It is my pleasure to share with you a couple of thoughts that have been going through my mind recently. Maybe not the kind of thoughts you’d be expecting to read on International Happiness Day, but…
We’re born naked, vulnerable, completely dependent on others for a safe passage of our first days and first years on Earth.
In the beginning, our world is mom. Mom and dad. Brothers, sisters, grandparents, aunts & uncles, other children, kindergarten colleagues –
step by step our circle of trust grows larger and larger and we learn to understand ourselves in relationship to others.
We learn everything from the people around us — the way to behave, social norms and faux-pas, what makes a happy life, who deserves to be successful and what one has to do in order to achieve that. We also learn how much of our inner life to expose. We learn what to do when it hurts.
I started thinking how funny, ironic and overwhelming it is that in the center of an infinite Universe, there lies the human being. Such a small creature compared to so many other things, but with such an odd ”weapon” under its belt: self-awareness. How strange that this oddity of the human being is a source of great joys: the desire for knowledge, for inventing things to make life easier, the desire to connect and experiment life, but also the exhausting need to understand why he is here.
How did the Universe came to life? Why are we here? How did we come to be? What’s our purpose?
These questions are the daily menu of the common existentialist. It is so wonderful to have our attention focused on these questions, because the attempts made at answering them have been a massive propeller of our progress and civilization.
At the same time, once we become interested in gaining real knowledge and understanding — of ourselves, of others, of the world around us — we actually uncover an avalanche of complexity and uncertainty. The more we search for answers, the more we accept our own irrationality, the more we want to train our ability for reflection, contemplation of different perspectives, the more we unveil the actual difficulty of the task at hand: to understand and to find meaning.
Finding meaning for our existence is an instinct.
It may be an instinct far more sophisticated than the one for survival or transmitting our genes, but it’s still an instinct. It comes to surface in early childhood, when the toddler won’t stop throwing “Why?” at his parents. Depending on the reaction of the parents, the child either learns to ask questions and to never do something without understanding the reasons behind it, or to numb its need to find meaning and to become disconnected, almost like a robot doing things “because I said so”, “because that’s how it has always been done”, “because that’s how everybody does”.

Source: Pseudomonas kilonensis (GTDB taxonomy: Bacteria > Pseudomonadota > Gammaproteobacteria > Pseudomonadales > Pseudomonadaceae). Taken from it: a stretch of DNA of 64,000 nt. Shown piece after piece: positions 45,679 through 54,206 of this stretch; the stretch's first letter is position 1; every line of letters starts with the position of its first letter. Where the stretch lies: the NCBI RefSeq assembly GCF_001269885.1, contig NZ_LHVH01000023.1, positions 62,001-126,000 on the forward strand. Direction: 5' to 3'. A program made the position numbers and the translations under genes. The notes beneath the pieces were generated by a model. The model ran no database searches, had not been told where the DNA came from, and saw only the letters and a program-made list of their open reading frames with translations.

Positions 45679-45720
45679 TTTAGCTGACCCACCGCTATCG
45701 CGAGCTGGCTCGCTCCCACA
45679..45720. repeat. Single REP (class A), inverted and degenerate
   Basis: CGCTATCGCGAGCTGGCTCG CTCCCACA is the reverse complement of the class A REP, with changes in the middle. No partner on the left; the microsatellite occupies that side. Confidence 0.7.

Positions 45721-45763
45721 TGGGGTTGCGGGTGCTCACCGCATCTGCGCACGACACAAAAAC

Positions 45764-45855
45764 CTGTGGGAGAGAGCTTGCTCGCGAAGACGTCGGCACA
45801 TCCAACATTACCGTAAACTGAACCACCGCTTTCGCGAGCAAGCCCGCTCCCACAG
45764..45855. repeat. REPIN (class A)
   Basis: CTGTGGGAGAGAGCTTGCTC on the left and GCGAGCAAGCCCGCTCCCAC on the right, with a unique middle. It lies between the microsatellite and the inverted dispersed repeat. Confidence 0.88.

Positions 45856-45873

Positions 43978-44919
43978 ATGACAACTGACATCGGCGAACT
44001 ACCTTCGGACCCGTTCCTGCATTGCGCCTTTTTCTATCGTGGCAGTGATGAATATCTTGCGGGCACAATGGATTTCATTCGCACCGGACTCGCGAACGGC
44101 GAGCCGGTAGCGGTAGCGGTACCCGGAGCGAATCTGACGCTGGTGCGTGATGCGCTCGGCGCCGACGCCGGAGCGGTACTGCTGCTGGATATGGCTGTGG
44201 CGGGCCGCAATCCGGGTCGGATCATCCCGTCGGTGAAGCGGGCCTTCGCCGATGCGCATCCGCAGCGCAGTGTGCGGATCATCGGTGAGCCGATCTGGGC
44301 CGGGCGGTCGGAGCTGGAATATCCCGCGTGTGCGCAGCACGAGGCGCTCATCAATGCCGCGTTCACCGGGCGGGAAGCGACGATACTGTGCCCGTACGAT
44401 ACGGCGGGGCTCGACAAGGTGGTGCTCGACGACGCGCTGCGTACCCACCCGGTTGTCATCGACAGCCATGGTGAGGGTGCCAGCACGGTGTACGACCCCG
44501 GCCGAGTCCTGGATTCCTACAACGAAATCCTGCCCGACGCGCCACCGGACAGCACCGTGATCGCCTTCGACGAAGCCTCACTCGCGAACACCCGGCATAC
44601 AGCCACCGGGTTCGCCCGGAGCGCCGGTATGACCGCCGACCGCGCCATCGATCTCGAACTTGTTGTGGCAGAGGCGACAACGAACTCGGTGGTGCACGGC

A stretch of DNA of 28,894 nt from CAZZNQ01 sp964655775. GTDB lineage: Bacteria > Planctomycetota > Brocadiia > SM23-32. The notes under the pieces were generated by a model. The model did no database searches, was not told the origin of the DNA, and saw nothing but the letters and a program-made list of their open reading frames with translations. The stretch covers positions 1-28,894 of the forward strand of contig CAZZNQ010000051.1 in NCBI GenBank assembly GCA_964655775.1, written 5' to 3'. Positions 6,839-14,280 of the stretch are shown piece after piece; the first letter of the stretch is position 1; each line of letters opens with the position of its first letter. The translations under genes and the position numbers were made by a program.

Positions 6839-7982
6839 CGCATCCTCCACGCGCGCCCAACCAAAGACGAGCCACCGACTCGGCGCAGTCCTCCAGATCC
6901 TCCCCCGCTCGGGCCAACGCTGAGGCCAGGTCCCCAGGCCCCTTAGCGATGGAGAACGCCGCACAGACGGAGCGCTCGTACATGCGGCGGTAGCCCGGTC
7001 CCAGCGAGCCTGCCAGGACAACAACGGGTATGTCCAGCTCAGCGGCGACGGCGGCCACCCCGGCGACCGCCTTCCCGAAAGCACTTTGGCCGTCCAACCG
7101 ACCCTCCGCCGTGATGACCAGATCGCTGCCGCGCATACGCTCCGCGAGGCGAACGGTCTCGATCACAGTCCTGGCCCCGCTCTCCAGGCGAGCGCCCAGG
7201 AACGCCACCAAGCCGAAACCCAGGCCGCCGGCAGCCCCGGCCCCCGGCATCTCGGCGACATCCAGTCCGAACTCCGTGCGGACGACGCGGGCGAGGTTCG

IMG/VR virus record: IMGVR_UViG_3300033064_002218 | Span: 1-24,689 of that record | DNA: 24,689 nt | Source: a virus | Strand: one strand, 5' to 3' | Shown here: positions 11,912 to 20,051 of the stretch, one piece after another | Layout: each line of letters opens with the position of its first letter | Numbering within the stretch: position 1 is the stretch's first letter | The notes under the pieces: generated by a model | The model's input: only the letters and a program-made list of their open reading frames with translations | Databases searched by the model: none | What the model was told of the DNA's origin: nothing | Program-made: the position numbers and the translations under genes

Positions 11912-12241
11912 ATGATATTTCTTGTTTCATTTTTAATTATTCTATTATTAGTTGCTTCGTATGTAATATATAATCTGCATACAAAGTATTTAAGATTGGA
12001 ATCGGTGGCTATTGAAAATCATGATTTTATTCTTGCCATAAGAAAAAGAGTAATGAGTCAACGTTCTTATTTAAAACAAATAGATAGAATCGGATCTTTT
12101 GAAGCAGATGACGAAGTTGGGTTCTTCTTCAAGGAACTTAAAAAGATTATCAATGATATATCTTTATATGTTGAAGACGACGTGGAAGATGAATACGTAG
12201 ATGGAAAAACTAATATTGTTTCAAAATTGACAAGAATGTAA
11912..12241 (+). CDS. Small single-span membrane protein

Another reason why I consider the search for meaning to be an instinct is that so many physical and psychological afflictions have a root cause in man not being able to find a reason for his existence. On the other hand, those who have indeed claimed a mission prove to be so motivated that they can overcome massive challenges and go beyond the limits of what we consider to be possible. Meaning is vital. Meaning is life.
For me, happiness is roommates with meaning.
For me searching for meaning is like opening Pandora’s box: on this journey I discover many joys and satisfactions, and I also get connected with and aware of so much of the human suffering. And although I often preach about happiness and the various recipes to achieve it, today I only want to say this…
Happiness is about connection with other people.
Over the course of my life, during the most difficult moments, I have found strength, joy, trust and comfort in those around me. It is my partner that teaches me the lesson of confident, unbreakable calm — he never seems to be frightened or discouraged by something. He is also the one to remind me that love is so much stronger than a fight, a difference of opinions, a flaw (be it a real or imagined one). It is my mum that teaches me the lesson of creation and transformation: when who you are and what you have no longer makes you happy, you have the power to start all over again and create your joy. There are people who teach me about courage. There are people who teach me about taking risks and opening my heart. Others teach me about dedication and perseverance — those who fall so many times but still find a reason to get back on their feet. Those who teach me that extraordinary characters often live simple, modest lives and frequently hide outside the spotlight -so it takes a very, very attentive pair of eyes to notice them. There were so many times when those who made me laugh — yeah, simply made me laugh — actually saved me. There are people who have shared their stories of struggle behind the appearance of success who have offered me a beautiful gift — the ”I am not the only one” lesson. There are people who fill my heart up to the brim with joy and warmth because they are stubborn about making something beautiful, doing some good — there are people who are complete strangers to me, but they speak to my soul through their writings, their voice, their creation.
I find myself there, standing in the midst of all these people. Connected to so many stories, so many hearts, questions and ways of answering. Luckily, in this strange labyrinth of life, we have each other. As mirror, as compass, as resting place, as recovery units. Sometimes as a kick in the butt, providing us with the cold shower we need in order to wake up.
This is my kind of happiness. Entering the game is how I find meaning.
Getting connected. Getting to know you, and you, and you. Telling you things that people avoid saying. Daring to come closer to you and believing in you. Being curious about what we can build together.
On International Happiness Day, I give thanks for having people around me.